Metro Mobility is vital for persons with disabilities who need a paratransit service that will allow them to be active in the community. The Metropolitan Center for Independent Living supports the continued operation of the Metro Mobility system.
Metro Mobility is a public transit service, not a social service program. The fares charged for the paratransit service must be reasonable and affordable for the riders. It is also expected that these fares reflect service costs and be tied to the fixed route fare. Paratransit fares must be no greater than twice the base fare for fixed route service.
Metro Mobility must be viewed as part of the entire metropolitan area’s public transit system. The Regional Transit Board (RTB) should adopt policies to integrate Metro Mobility with other transit options available to persons with disabilities.
We believe that if we support only Metro Mobility, we would not be supporting the independent living philosophy which is based on the inclusion and integration of persons with disabilities in society. The current approach has built in disincentives for persons who would like to use other accessible transit options.
The RTB must look at all of its transit options, work to make them accessible and more available to persons with disabilities, and allow riders to choose from among the existing alternatives. RTB policy needs to recognize Metro Mobility as one component of the accessible transit system and present all options to potential riders.
MCIL’s role is to offer suggestions based on an integrated transit system that will give potential riders the flexibility to address their individual needs. We view the riders as consumers of public transit services who need to place themselves in the context of the entire transit system. We should encourage each person to use those transit services which work best for them and are the most appropriate. The accessible regular route service provides more independence and flexibility for those who can use it. For those who cannot, there are other options they can consider, including Metro Mobility.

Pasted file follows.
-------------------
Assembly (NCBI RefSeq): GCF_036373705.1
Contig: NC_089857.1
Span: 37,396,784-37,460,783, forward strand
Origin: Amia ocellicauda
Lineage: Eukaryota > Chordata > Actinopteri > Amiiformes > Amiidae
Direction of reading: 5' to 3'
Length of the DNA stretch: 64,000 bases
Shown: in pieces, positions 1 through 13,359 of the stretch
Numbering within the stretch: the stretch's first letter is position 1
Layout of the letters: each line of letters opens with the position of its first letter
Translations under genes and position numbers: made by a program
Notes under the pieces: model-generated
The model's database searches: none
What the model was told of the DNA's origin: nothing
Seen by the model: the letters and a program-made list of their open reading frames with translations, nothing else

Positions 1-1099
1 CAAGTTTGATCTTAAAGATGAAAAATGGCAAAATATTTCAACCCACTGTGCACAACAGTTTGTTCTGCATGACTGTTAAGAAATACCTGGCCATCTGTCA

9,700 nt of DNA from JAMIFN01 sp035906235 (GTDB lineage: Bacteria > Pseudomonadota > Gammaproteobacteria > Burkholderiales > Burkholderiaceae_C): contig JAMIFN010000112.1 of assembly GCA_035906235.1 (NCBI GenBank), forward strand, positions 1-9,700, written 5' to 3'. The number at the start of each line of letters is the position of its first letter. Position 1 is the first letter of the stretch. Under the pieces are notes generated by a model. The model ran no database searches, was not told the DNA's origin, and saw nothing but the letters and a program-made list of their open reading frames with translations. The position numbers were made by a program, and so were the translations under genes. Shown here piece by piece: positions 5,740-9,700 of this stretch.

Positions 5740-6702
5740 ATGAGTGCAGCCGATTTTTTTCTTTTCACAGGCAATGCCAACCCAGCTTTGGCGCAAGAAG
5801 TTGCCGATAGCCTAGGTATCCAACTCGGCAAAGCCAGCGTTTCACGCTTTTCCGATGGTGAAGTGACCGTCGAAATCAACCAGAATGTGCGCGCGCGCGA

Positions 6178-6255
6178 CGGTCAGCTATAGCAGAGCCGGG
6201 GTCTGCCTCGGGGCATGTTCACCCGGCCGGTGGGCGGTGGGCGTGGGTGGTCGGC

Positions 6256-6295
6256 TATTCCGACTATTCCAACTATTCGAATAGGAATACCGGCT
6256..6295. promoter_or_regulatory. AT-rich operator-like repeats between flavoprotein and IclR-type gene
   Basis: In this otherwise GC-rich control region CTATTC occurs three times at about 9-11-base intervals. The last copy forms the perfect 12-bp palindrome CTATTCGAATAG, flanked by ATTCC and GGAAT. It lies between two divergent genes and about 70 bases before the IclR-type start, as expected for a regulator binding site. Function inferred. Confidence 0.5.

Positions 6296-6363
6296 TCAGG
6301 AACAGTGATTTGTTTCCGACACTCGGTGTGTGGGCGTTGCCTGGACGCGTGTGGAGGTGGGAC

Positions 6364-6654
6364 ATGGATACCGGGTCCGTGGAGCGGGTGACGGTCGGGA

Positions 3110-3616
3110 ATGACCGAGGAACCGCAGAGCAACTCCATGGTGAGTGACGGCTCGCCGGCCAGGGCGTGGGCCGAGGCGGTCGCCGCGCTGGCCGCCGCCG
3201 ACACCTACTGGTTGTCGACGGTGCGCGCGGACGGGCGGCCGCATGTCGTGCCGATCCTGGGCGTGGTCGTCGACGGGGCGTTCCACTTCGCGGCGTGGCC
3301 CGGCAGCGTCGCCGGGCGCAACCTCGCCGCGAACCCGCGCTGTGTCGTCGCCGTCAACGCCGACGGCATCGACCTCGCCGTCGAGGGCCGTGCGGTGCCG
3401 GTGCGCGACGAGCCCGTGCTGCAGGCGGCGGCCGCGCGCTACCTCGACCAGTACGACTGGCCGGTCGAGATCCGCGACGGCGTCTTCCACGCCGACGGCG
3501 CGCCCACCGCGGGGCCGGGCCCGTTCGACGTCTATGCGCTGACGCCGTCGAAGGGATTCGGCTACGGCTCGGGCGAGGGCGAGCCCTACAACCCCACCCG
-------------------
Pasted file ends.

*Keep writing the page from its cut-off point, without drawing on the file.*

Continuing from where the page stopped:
The choice of options is in the hands of the rider. The RTB should expect that the riders will decide which options are best suited to meet their individual needs. This choice may change each day depending upon destination, weather, or schedule.
MCIL supports efforts to reduce Metro Mobility costs to the rider through the introduction of discount coupons, based upon the fare adopted by the RTB.
Other methods to reduce these costs should be considered. These include:
• Waiving the fixed route fare for a limited period of time as routes become accessible and as an incentive for persons to become familiar with this transit option.
• Allowing for transfers between Metro Mobility and the accessible fixed route service without charging full fare for each of these transit options. This is intended to encourage shorter Metro Mobility trips for those who do not live near an accessible fixed route.
• Marketing alternatives to Metro Mobility, such as local circulator systems.
There are, no doubt, additional solutions which would work well to accommodate the individual needs of all riders. MCIL encourages open discussion toward solutions and is anxious to talk with others as we work toward improving and expanding upon accessible transit options for persons with disabilities.